When WWE replaced Elimination Chamber with Fast Lane, it was apparent that part of the motivation was to create a whole PPV show to prime the pump for Wrestlemania. The top three attractions for the show all anticipate something bigger and better a month later. Daniel Bryan and Roman Reigns wrestle in the main event for a shot to wrestle in the Wrestlemania main event. Everyone who is watching John Cena and Rusev believes that their first match will only create the need for a Wrestlemania rematch. On top of it all, HHH and Sting are advertised for a “confrontation” at Fast Lane rather than a real match.
It all adds up to a feeling of remoteness on some of the shows. This week’s episode of Raw was heavily focused on the storylines for Fast Lane, but those storylines are only building blocks to larger stories to come later. While that does not make the episode bad, per se, it is a strange experience to devote three hours to a show that is only tangentially relevant.
While the eventual focus is still on the match that either Bryan or Reigns will have with Brock Lesnar at Wrestlemania, the immediate attention fell on the tension between Bryan and Reigns. They were at odds from the start of the show when Bryan told Reigns that, in spite of all of Reigns’s physical advantages, “everyone knows that I am the better wrestler than you.”
As the temperature rose between the two, HHH put them in a tag match against Kane and the Big Show. After a relatively long opening match, Big Show broke up Bryan’s Yes Lock on Kane and got his team disqualified. It broke down into a brawl that ended with an inadvertent dropkick from Bryan to Reigns. Reigns responded with a slap and the Authority happily gave them another match together against the same opponents, plus J&J Security and Seth Rollins.
Before they collided again, Paul Heyman brought Brock Lesnar to the ring to issue warnings to Bryan and Reigns. He said that they are both lying to themselves when they say that they have a chance against Lesnar. The comparisons to Brian Williams and the metaphor about sustaining enemy fire in a helicopter were a bit dicey, but it was obvious that he did not mean it literally. Heyman’s material about Bryan pulling out miracles to sustain his success was strong and gave me the impression that he has at least considered the possibility that Bryan will be Lesnar’s adversary at Wrestlemania.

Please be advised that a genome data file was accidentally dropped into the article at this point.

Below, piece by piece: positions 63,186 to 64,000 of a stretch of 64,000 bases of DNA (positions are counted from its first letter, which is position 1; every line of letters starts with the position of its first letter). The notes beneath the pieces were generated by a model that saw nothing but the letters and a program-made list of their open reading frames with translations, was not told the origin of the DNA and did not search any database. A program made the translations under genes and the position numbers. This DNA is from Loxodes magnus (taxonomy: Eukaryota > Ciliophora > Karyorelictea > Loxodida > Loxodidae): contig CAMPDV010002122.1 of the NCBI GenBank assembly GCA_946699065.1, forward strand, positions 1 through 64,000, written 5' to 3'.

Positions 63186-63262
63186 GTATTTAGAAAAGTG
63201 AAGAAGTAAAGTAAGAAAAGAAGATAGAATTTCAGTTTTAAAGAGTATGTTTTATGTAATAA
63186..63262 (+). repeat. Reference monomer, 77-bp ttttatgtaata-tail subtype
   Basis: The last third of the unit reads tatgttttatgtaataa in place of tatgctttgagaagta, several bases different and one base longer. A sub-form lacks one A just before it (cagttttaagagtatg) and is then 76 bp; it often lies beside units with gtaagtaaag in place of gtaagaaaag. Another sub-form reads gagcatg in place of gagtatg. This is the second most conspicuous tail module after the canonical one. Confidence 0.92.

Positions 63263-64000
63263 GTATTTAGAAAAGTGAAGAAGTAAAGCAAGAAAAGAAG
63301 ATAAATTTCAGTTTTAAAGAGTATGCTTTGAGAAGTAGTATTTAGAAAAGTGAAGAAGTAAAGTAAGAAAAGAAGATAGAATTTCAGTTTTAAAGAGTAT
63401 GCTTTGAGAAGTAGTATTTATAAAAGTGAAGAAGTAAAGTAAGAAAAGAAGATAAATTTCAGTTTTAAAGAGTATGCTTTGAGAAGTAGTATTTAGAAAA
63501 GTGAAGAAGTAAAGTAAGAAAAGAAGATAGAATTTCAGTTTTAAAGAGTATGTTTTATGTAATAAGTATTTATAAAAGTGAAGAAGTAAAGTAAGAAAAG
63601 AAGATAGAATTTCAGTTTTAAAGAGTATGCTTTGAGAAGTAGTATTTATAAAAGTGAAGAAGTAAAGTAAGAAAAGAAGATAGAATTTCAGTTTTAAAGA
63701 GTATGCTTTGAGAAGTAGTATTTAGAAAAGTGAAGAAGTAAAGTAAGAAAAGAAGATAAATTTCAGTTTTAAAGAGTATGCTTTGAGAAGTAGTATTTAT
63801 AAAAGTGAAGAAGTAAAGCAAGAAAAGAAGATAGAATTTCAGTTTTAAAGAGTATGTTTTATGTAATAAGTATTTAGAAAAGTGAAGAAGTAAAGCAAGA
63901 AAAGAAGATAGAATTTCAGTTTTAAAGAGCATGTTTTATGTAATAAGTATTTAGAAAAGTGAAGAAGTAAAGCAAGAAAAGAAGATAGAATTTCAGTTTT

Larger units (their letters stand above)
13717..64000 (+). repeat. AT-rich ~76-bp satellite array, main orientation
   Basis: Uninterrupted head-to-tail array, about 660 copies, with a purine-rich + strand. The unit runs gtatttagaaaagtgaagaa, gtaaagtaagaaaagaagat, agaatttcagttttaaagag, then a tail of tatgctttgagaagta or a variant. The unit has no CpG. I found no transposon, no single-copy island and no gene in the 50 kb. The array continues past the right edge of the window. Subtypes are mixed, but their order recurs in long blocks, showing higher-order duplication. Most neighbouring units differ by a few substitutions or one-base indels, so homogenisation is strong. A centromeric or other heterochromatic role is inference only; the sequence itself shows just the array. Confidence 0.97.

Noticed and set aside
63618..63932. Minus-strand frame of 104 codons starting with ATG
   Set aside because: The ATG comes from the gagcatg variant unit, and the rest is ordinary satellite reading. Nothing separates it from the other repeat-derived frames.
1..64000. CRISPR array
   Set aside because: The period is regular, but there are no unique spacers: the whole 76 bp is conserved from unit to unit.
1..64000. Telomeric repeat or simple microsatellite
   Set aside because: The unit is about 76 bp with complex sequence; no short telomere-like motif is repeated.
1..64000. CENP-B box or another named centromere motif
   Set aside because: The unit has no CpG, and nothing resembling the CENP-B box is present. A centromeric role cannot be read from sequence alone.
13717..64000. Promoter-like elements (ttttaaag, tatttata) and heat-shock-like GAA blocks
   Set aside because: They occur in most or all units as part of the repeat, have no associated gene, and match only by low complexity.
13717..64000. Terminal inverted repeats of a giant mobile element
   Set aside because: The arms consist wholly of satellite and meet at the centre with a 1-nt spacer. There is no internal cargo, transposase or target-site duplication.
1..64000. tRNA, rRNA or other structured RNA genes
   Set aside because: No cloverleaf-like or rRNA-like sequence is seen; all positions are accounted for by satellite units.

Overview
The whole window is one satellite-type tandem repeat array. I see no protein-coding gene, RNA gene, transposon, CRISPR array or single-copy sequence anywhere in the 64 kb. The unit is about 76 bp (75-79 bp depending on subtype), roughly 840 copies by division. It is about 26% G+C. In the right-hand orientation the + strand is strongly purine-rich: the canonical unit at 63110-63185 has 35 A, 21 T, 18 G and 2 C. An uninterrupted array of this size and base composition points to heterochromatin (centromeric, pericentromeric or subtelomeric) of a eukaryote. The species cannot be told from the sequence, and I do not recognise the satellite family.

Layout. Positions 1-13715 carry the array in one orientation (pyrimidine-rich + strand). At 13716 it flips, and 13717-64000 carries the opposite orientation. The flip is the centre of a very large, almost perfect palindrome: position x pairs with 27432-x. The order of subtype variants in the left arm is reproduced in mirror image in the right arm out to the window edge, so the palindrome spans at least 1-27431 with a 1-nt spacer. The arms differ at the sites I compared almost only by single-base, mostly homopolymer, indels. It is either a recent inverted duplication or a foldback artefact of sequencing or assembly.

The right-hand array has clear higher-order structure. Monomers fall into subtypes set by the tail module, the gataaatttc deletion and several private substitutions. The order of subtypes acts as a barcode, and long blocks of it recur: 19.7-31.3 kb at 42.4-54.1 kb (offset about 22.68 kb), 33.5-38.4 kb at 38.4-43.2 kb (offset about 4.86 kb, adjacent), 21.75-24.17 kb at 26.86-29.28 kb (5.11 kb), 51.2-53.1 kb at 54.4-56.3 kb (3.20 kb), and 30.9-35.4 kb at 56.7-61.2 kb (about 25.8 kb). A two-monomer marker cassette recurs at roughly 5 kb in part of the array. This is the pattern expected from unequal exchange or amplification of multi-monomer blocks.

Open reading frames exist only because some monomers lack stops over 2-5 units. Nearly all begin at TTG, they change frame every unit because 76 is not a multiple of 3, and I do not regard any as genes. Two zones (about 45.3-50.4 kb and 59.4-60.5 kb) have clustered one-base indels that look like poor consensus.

At last, Bryan and Reigns came to the ring to team up with each other. The Authority teamed up to beat down the teammates before the match started and Reigns was taken out of commission with a double chokeslam from the two big men. After The Authority took turns walloping Bryan, Reigns finally recovered just in time to break up a pin and eat a KO punch.
As Big Show and Kane prepared to put Bryan through the announce table, Dolph Ziggler, Ryback, and Erick Rowan came to ringside to even the numbers. The fight left Bryan isolated in the ring with J&J. He tore them apart with kicks and set up for a running knee on Mercury. Instead, Reigns jumped up from the floor and blindly tagged himself in. He speared Mercury to get the win.
The heelish move led to an argument between Bryan and Reigns that ended with a spear by Reigns. The crowd loudly booed Reigns and this time it was no mistake. There is no doubt that what Reigns did was purely and intentionally heelish. Since Fast Lane is merely a preparatory PPV, it is not reasonable to think that Reigns would temporarily turn heel for only that event. In that respect, this conclusion lends credence to the belief that Bryan will find his way back to the Wrestlemania main event, potentially as the third wrestler in the match.
Match of the Night – Bray Wyatt def. Dolph Ziggler
Second verse, same as the first. While the announcers underplayed the fact that this was a rematch from their excellent match a week before, Wyatt and Ziggler picked up where they left off. Ziggler bloodied Wyatt with a dropkick to the nose and made him look even more sinister than usual. Wyatt took his time and paced his offense well to make the high-impact punctuation more meaningful- such as the diving shoulder block that nearly ended the match. Ziggler countered an attempt at Sister Abigail into a schoolboy for a near fall and followed it with a famouser and a superkick for another two count. Wyatt lured Ziggler outside and leveled him with a titanic clothesline. He brought Ziggler back in the ring and hit Sister Abigail to win the match.
After the bell, Wyatt continued the attack. He brought Ziggler outside and peeled back the padding on the floor. Only intervention by a couple of referees prevented even more of an attack on Ziggler. JBL summed it up perfectly when he said, “as good as Bray has been, he’s at his absolute peak right now.” Ziggler deserves credit for helping Wyatt get to that level and for keeping himself looking relatively good in the losses.
Missing the Mark – Dean Ambrose Reprises His Segment with Curtis Axel